Over two decades ago, Ric Gorospe answered a newspaper ad for an engineering job working on the da Vinci surgical system. He didn’t know anything about it, but after test-driving the robot and learning that his work would help surgeons better serve patients, he “fell in love.” Since then, Ric’s had a front-row seat to Intuitive’s evolution, and his passion for our mission has only grown. Now the director of consumables manufacturing in Sunnyvale, California, Ric discusses his growth into a manager, his leadership style, and the importance of collaboration.
Tell us what brought you to Intuitive.
After I graduated college in 1994, I got a job at a laser startup. The dot-com boom was happening, and a lot of my friends were chasing the dream of landing a job at a big company so they could get good stock options and get rich quick. But that’s just not the type of person I am. So I started looking for a new opportunity to do good work in a field I’m interested in. I found a manufacturing engineer job advertised in my local newspaper at a medical device company that makes the da Vinci surgical system. I didn’t know much about it, but I had interned at another medical device company in college, so I thought it would be a meaningful opportunity–so I applied.
I loved all the people I met during my interview. I remember being shown around the plant, which was a fraction of the size it is now, and I got the chance to test drive the robotic system. I sat in the surgeon’s console, looked through the viewer, and put my fingers into the mechanical test models. Without any training, I was able to grab little rubber grommets and play with some other functions. I was sold.
The technology was still relatively new back then, but I thought, “Wow, this is a dream for an engineer to work at a company that builds such a unique product.” And you realize this is used by doctors to enhance their ability to perform surgery on patients. I fell in love with it, so I joined, and I’ve never looked back.
Can you describe your current role and discuss the priorities for you and your team now?
I was recently promoted to a director position in Consumables Manufacturing. I have a couple of production managers who report to me, and I’m responsible for the production of our consumables—instrument, accessory, and endoscope products—in Sunnyvale. I oversee our new product introduction factory, and my production team works with engineering to develop our newest production lines and processes, working out any issues that are a natural part of developing new products. As the manufacturing processes become more stable, we work with engineering to shift some of the lines to our Mexicali, Mexico plant, where we perform higher-volume manufacturing.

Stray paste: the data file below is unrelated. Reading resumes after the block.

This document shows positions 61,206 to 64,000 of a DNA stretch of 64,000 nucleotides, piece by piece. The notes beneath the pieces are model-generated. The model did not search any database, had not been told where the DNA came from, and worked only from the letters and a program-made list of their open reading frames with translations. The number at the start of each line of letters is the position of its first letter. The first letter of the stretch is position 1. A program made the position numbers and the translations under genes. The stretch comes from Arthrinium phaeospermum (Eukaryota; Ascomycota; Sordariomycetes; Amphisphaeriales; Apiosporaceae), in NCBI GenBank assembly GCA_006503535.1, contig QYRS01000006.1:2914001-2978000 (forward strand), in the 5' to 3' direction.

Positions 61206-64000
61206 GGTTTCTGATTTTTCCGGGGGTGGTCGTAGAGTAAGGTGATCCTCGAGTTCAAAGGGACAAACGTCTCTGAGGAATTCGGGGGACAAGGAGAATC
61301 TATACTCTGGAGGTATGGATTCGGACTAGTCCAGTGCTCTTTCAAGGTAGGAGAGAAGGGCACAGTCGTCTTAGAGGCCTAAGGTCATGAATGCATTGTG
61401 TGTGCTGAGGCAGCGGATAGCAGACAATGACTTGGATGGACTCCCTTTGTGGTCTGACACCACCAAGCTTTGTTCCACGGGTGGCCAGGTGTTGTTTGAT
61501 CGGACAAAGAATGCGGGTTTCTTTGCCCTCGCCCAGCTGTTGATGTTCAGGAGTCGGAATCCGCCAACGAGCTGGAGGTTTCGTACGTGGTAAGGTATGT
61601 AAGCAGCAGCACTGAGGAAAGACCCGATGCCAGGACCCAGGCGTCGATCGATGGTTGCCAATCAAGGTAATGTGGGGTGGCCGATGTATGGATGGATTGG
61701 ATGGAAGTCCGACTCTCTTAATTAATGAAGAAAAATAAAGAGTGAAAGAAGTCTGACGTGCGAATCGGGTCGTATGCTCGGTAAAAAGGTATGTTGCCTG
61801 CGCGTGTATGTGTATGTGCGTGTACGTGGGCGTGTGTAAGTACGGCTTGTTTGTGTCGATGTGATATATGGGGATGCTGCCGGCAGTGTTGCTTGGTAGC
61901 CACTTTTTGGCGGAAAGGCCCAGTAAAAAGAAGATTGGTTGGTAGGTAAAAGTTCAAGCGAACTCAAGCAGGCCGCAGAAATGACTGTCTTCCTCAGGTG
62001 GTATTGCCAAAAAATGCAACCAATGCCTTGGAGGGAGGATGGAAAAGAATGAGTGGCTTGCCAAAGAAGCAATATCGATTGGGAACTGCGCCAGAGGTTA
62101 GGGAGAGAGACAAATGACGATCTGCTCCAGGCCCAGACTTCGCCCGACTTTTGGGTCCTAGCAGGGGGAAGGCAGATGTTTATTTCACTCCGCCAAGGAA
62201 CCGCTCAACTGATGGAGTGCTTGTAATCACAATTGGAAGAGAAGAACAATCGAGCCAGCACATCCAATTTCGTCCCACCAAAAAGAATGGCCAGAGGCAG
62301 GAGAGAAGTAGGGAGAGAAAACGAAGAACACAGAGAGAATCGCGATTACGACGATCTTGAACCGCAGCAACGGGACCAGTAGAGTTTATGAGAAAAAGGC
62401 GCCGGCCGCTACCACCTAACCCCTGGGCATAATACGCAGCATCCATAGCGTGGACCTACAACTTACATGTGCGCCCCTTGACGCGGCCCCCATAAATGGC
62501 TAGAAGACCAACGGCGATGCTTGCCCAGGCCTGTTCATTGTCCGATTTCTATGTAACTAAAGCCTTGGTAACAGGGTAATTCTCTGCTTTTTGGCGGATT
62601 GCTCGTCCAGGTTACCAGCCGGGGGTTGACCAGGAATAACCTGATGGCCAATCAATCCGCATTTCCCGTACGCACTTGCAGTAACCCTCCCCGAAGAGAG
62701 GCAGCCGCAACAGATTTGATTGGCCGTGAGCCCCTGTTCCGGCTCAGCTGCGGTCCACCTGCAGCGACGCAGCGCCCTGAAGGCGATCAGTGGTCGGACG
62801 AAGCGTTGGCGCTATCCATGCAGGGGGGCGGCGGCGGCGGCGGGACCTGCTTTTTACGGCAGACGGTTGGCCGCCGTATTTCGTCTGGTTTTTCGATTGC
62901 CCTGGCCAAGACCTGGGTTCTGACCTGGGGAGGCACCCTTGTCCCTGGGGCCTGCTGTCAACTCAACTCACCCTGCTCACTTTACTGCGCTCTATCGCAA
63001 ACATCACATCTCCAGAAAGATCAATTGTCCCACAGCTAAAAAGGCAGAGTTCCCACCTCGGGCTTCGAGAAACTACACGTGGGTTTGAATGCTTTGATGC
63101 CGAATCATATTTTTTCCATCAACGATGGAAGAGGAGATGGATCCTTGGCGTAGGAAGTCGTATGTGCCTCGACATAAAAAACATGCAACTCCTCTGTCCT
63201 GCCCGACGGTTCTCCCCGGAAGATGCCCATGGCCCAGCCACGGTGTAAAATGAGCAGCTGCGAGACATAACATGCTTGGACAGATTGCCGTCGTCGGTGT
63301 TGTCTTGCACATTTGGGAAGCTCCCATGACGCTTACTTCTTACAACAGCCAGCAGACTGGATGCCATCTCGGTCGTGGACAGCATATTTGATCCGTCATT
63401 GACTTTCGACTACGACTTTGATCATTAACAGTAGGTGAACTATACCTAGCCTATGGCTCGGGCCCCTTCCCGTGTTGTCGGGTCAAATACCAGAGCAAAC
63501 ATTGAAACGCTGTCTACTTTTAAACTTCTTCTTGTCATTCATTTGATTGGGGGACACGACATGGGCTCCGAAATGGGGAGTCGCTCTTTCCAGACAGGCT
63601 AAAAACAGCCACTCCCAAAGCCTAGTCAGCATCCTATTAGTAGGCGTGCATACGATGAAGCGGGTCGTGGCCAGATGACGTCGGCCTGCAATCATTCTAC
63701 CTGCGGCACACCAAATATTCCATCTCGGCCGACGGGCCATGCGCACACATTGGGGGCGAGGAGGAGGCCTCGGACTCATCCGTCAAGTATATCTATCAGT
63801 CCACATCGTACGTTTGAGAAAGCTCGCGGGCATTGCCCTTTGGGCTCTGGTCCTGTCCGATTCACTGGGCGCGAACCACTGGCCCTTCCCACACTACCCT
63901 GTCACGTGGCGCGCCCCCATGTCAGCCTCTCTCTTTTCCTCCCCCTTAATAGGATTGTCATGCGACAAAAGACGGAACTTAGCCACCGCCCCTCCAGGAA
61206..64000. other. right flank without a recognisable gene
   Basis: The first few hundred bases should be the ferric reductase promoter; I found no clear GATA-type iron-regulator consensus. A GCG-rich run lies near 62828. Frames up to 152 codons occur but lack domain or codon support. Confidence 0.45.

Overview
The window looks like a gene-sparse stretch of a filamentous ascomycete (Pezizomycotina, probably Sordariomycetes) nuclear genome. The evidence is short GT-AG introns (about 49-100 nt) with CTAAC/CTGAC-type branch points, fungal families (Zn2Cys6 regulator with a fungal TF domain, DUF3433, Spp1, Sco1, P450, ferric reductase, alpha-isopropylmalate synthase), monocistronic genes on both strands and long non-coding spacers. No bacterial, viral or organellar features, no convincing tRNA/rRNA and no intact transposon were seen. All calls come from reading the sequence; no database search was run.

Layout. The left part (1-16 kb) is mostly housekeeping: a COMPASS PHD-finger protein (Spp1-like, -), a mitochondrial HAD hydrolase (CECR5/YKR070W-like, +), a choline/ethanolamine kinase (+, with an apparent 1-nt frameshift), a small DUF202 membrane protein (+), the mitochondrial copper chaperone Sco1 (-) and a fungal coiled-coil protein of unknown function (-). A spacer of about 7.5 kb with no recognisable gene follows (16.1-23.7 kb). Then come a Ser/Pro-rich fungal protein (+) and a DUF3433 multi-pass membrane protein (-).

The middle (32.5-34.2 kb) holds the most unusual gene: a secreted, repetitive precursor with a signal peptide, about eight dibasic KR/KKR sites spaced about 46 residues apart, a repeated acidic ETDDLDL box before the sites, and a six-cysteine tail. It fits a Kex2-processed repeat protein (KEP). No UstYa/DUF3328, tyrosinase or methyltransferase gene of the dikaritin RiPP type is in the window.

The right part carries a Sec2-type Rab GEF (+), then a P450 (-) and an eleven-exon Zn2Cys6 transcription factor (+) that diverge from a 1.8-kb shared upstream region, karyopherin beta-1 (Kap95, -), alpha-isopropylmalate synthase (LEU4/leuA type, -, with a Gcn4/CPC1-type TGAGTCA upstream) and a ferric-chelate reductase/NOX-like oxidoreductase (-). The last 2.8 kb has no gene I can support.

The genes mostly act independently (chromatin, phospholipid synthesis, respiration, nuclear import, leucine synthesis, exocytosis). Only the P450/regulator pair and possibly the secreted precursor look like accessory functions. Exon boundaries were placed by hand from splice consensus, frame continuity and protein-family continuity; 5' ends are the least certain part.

Because we deal mostly with new products, we bring our resources upstream early in the process and the engineers benefit from our technicians building the initial prototypes. We also have the opportunity to give feedback to the engineers as they develop our processes, so it’s a win-win.
How would you describe your journey at Intuitive to where you are today? How have you grown?
I’ve been with the company for 22 years, and I’ve learned something new every day. It’s the reason why I’ve stayed as long as I have. When I joined Intuitive as a manufacturing engineer, I was able to use my knowledge and skill set to make an impact on the actual da Vinci robot. From there, I was given various opportunities and responsibilities, and after five years, one of the VPs of manufacturing asked me if I was interested in getting into management as a production supervisor.
We were early in the development of our manufacturing process, and we needed someone with a technical background to help get production going. Back then, engineers wouldn’t come in until later in the morning, so when the production folks were doing their thing and ran into a problem, they just stopped until an engineer arrived and was able to resolve it. I was brought in to help troubleshoot these issues—I also started managing people for the first time in my career. Eventually, I grew into a manager role overseeing multiple lines.
Because my success is tied to the success of the people I’m managing, I think it’s essential that Intuitive offers opportunities to help develop our employees. We have classes that allow our teams to learn more about management. We’re refocusing our efforts on developing a training program for technicians that reemphasizes lean manufacturing, including waste elimination and continuous improvement. We also have technicians who want to take the lead on projects, so it’s important we give them growth opportunities so they can develop as leaders, too.
What are you most excited about in the months and years ahead?
I’m excited that my new role means the opportunity to lead new efforts, including refreshing our lean manufacturing processes. We’ve got to train hundreds of new employees on lean manufacturing and the concepts of continuous improvement. It’s a tough challenge, but it will be part of shaping the future of this company.
I’m still amazed that we build a robotic system that can help doctors impact lives. When I started at Intuitive, you’d have to talk to a thousand people before finding someone who’d had a da Vinci surgery. Now, I can turn to my co-workers, and either they or their parents have experienced it. We’ve helped to make a difference in so many lives, and as our technology gets better and better, I hope that impact will only grow.